Lidar has been in the news often as of late, perhaps showing it’s the wave of the future. However, one tech pioneer, Tesla CEO Elon Musk, doesn’t put as much stock in lidar. He’s pushing his autonomous cars to be road-ready and refuses to add lidar sensors, while many other autonomous vehicle manufacturers believe it makes it safer.
Skepticism of Industry Leaders
Elon Musk is moving ahead with what he refers to as “full self-driving.” A group of drivers was selected to receive a software update that enables Tesla vehicles to better steer and accelerate without human interaction. The company says thousands of cars will be able to drive themselves as soon as this year, which could make the company the first to have a fleet of autonomous vehicles at the consumer level.
Others in the self-driving industry don’t believe Tesla cars are as safe. A coalition that includes General Motors’ Cruise, Ford, Uber, and Waymo criticized Tesla, saying its vehicles aren’t truly autonomous, as they still require a driver.
Further, they don’t believe the Tesla cars are safe enough to be autonomous because they don’t include lidar sensors. These are placed outside the cars to detect the size, shape, and depth of objects in its path.
But Tesla wants to accomplish this with its own cameras and a radar that connects to an advanced neural network. The technology can detect vehicles, pedestrians, and trees, but it can’t see the true shape or depth of the object.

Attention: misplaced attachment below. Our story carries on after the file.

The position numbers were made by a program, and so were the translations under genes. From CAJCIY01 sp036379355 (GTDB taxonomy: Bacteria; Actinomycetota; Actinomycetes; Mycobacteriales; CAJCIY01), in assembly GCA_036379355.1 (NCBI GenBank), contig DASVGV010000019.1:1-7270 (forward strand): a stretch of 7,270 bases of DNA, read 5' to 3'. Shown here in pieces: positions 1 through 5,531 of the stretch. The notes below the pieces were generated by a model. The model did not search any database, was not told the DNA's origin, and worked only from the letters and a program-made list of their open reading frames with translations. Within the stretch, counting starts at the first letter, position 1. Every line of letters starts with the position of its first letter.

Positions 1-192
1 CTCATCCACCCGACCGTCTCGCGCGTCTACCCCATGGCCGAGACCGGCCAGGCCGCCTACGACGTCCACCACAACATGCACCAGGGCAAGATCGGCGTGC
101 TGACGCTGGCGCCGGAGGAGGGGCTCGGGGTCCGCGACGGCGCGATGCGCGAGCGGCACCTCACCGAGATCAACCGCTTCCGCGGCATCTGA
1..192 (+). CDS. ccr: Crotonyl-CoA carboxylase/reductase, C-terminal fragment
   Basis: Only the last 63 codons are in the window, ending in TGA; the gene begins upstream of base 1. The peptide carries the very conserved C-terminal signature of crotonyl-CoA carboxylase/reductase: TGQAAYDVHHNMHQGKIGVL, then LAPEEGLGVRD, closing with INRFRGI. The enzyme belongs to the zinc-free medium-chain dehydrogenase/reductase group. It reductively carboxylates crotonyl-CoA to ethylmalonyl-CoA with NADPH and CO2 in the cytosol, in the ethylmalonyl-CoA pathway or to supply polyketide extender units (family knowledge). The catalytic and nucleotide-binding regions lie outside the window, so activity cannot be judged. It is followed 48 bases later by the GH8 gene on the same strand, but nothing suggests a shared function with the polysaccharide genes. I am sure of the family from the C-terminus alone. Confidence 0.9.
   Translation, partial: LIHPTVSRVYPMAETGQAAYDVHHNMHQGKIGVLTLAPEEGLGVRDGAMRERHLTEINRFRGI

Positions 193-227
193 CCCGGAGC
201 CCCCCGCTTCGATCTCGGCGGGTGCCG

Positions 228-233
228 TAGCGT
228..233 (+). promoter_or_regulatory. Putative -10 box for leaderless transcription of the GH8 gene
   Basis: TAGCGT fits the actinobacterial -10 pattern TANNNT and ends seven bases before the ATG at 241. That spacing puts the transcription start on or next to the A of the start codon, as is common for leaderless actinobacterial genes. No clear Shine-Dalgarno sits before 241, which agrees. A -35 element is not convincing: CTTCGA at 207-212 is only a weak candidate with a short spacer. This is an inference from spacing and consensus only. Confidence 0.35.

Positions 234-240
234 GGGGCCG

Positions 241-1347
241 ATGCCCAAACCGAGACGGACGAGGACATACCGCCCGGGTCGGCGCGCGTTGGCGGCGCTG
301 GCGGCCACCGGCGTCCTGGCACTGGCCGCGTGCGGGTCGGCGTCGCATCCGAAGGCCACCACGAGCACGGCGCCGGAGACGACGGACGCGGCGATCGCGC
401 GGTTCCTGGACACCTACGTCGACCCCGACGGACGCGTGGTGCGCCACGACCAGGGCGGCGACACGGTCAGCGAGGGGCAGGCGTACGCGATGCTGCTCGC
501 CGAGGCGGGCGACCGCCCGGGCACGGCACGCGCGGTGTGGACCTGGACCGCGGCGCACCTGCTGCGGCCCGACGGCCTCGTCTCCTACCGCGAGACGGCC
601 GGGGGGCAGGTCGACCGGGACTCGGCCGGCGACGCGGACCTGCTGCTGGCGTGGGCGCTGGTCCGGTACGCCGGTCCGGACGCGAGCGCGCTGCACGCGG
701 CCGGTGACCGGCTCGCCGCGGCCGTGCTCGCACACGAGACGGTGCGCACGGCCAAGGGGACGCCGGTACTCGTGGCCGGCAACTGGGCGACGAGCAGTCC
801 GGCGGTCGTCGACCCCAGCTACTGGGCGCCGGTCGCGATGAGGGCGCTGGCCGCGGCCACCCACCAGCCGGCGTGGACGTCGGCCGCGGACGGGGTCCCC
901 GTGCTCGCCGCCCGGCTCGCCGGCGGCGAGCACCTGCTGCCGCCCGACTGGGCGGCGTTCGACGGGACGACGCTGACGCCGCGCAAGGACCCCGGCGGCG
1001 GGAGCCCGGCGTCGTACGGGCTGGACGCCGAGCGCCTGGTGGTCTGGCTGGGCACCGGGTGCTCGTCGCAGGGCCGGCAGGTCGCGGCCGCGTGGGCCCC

Lidar has also been in the news the past few weeks because it’s included in the new iPhone 12 Pro and iPhone 12 Pro Max. This makes you question why Apple can include it easily on a smartphone, but Tesla can’t put it on a car in the interest of safety.
Musk has said lidar is “expensive,” redundant, and “a fool’s errand.” He has said anyone who relies on it is “doomed.” Further, he said he wouldn’t include lidar on the Tesla fleet, even if it were “totally free.”
The other manufacturers are fully testing their self-driving features before making them road-ready, but Musk prefers to let his customers test out these features that are often safety-related.
The companies developing robocars for ride-hailing — Waymo, Zoox, Uber, and Cruise – all use lidar in the vehicles. These companies believe it’s critical for making quick observations, no matter the conditions, and that it fills in the gaps where cameras can often fall short.
Tesla Cameras Replicate Lidar
Musk said the new software being released slowly to users starting this week will better capture the view outside the cars and will more seamlessly integrate the footage the Tesla cameras collect, stitching it together, leading to a multidimensional view.
The cameras will collect data that engineers will be interpreting. They will replicate a core function of lidar, as they will show what’s happening around the cars.
“They’re trying to combine all the feeds from the cameras into one full video and label it in real time,” said Eshak Mir, a former Tesla Autopilot engineer. “With that, you’ll be able to pick up a full sense of depth.”
But consider the situation Zlatko Unger, who owns a Tesla Model 3, observed. He drove to a horse park, and his Tesla, with its camera system, displayed a hazard on its screen. The system thought it was looking at traffic cones. Instead, it was looking at piles of horse excrement.
Would you feel safe in a car that confuses traffic cones for piles of excrement? Read on to learn about Tesla’s last software update that allows the cameras to interpret speed limit signs. If it’s still at the point of working out these types of features, maybe it’s not so road-ready yet.